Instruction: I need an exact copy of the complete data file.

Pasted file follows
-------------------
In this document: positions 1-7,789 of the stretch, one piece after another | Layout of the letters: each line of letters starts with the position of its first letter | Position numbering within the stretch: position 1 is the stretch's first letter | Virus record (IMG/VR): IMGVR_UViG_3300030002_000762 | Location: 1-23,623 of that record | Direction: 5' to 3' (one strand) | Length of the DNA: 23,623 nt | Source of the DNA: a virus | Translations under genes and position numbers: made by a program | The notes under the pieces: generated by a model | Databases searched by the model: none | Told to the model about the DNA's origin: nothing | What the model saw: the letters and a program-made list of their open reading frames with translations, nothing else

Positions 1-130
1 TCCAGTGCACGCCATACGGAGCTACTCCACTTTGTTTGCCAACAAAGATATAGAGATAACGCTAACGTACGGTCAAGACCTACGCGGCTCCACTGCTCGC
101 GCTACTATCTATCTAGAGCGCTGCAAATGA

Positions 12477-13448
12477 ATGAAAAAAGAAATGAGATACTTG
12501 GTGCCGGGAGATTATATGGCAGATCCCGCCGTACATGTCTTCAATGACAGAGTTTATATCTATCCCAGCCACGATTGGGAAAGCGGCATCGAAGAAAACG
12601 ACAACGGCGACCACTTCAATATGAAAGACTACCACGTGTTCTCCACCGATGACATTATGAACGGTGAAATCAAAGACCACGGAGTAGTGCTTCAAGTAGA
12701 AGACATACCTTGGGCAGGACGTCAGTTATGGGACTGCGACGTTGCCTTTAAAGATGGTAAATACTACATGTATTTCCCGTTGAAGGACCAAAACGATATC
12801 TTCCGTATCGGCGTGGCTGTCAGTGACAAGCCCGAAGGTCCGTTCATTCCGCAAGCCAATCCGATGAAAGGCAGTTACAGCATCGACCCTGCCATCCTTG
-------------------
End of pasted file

In this document: positions 1-7,789 of the stretch, one piece after another | Layout of the letters: each line of letters starts with the position of its first letter | Position numbering within the stretch: position 1 is the stretch's first letter | Virus record (IMG/VR): IMGVR_UViG_3300030002_000762 | Location: 1-23,623 of that record | Direction: 5' to 3' (one strand) | Length of the DNA: 23,623 nt | Source of the DNA: a virus | Translations under genes and position numbers: made by a program | The notes under the pieces: generated by a model | Databases searched by the model: none | Told to the model about the DNA's origin: nothing | What the model saw: the letters and a program-made list of their open reading frames with translations, nothing else

Positions 1-130
1 TCCAGTGCACGCCATACGGAGCTACTCCACTTTGTTTGCCAACAAAGATATAGAGATAACGCTAACGTACGGTCAAGACCTACGCGGCTCCACTGCTCGC
101 GCTACTATCTATCTAGAGCGCTGCAAATGA

Positions 12477-13448
12477 ATGAAAAAAGAAATGAGATACTTG
12501 GTGCCGGGAGATTATATGGCAGATCCCGCCGTACATGTCTTCAATGACAGAGTTTATATCTATCCCAGCCACGATTGGGAAAGCGGCATCGAAGAAAACG
12601 ACAACGGCGACCACTTCAATATGAAAGACTACCACGTGTTCTCCACCGATGACATTATGAACGGTGAAATCAAAGACCACGGAGTAGTGCTTCAAGTAGA
12701 AGACATACCTTGGGCAGGACGTCAGTTATGGGACTGCGACGTTGCCTTTAAAGATGGTAAATACTACATGTATTTCCCGTTGAAGGACCAAAACGATATC
12801 TTCCGTATCGGCGTGGCTGTCAGTGACAAGCCCGAAGGTCCGTTCATTCCGCAAGCCAATCCGATGAAAGGCAGTTACAGCATCGACCCTGCCATCCTTG